to Mr. Osborn
Washington , October 13, 1880.
Sir: I transmit herewith, for your perusal, copy of a dispatch,* No. 205, of the 7th ultimo, from Mr. Ernest Dichman, the United States minister resident at Bogota, transmitting the text of a convention concluded at that capital on the 4th ultimo, between the representatives of Chili and Colombia, for the preservation of peace between the two republics.
It does not seem necessary to transmit to you the text of the convention itself, inasmuch as it will probably have been brought to your notice before this instruction reaches you. I may, however, remark that besides advocating the general principle of arbitration in settlement of international disputes, this convention establishes that system of appeal as between the co-signatory states, and provides for the designation of the President of the United States as arbitrator between them in event of a case arising incapable of settlement without recourse to arbitration.
The intelligence conveyed by Mr. Dichman’s dispatch is viewed with lively satisfaction, as indicating not merely concurrence with the great principles of international arbitration, which this country has so signally and practically maintained, but as evincing also that confidence in the impartial amity of this government for the sister republic of the American continent which it has always been our high privilege to welcome on every fitting occasion, and to strengthen by our own example of good will and kindly interest in their welfare.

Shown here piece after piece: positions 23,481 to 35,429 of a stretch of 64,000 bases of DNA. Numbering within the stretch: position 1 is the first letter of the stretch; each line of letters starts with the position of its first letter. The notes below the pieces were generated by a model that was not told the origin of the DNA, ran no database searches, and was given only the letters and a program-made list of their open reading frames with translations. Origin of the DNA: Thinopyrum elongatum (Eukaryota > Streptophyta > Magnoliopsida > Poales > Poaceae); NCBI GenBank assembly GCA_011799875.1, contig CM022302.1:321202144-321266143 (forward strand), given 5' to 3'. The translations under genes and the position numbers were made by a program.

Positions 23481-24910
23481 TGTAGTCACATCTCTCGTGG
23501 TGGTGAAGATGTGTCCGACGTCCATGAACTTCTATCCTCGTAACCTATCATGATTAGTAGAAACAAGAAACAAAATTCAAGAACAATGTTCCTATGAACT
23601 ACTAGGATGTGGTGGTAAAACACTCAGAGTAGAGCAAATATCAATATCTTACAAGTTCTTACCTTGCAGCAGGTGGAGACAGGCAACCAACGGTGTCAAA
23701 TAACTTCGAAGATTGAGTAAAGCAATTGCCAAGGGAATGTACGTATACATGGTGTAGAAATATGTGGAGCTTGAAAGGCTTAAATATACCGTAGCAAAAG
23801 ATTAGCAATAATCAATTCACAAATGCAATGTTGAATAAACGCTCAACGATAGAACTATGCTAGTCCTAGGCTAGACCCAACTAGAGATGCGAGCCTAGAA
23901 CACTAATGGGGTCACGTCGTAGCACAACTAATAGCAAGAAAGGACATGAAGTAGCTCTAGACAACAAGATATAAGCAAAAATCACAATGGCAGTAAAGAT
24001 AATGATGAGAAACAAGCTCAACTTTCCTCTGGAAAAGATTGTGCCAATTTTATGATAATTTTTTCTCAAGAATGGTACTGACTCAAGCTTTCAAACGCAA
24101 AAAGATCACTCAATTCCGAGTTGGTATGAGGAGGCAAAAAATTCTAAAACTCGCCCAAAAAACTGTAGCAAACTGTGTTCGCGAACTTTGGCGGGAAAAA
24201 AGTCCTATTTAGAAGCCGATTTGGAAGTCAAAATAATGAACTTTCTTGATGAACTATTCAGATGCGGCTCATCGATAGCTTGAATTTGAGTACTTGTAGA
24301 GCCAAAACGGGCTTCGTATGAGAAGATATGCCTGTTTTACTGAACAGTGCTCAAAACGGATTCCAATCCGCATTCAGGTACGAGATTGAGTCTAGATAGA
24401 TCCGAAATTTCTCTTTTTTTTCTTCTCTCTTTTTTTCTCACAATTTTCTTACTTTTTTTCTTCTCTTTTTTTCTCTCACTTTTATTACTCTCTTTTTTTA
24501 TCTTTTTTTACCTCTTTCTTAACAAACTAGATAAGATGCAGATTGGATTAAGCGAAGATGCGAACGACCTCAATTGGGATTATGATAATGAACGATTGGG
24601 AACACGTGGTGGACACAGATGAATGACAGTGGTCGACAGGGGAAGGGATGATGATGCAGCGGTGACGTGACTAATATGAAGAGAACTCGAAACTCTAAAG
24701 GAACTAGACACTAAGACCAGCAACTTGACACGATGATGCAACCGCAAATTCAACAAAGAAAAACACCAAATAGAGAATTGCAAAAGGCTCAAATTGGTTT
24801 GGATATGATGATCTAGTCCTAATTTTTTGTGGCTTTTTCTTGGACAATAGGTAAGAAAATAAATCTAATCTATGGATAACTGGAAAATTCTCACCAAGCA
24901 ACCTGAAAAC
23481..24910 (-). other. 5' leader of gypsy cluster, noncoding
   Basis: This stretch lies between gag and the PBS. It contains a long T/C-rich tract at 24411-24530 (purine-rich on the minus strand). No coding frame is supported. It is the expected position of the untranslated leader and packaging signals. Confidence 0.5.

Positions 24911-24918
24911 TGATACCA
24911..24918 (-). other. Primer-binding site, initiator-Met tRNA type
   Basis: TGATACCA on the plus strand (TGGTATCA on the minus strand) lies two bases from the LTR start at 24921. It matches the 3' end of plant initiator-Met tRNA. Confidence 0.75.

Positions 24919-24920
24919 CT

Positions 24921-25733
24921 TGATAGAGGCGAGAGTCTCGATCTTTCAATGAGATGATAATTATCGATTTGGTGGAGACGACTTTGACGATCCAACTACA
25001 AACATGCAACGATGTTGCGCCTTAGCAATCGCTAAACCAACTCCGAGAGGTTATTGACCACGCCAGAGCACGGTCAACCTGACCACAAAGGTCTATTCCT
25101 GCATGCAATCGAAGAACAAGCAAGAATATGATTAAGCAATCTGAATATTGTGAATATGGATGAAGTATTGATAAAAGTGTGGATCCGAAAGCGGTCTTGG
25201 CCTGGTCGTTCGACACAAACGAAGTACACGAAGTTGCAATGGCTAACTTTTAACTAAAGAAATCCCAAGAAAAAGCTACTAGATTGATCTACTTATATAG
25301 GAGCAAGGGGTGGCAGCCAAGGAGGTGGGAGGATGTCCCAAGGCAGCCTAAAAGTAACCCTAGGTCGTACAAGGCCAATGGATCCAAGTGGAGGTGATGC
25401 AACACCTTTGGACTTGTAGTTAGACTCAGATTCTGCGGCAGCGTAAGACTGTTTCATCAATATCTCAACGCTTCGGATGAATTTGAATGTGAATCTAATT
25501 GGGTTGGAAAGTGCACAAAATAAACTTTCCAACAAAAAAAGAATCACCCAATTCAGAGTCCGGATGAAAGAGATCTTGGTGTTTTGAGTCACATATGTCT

The convention provides, in its concluding article, for ratification and exchange, at Santiago or Bogota, within a year from its date. It may be premature to instruct you to make any official declaration in the premises in advance of the subject of the treaty being brought to your cognizance by the Chilian minister for foreign affairs, but you may now informally say to him, repeating the statement officially in due time if the Chilian Government should invite such a course, that, should occasion for arbitration between the two countries arise under the treaty, the President will deem himself privileged in being able to respond to the flattering trust thus reposed in him, and so evincing the friendship of the people and Government of the United States for both republics.
I am, &c.,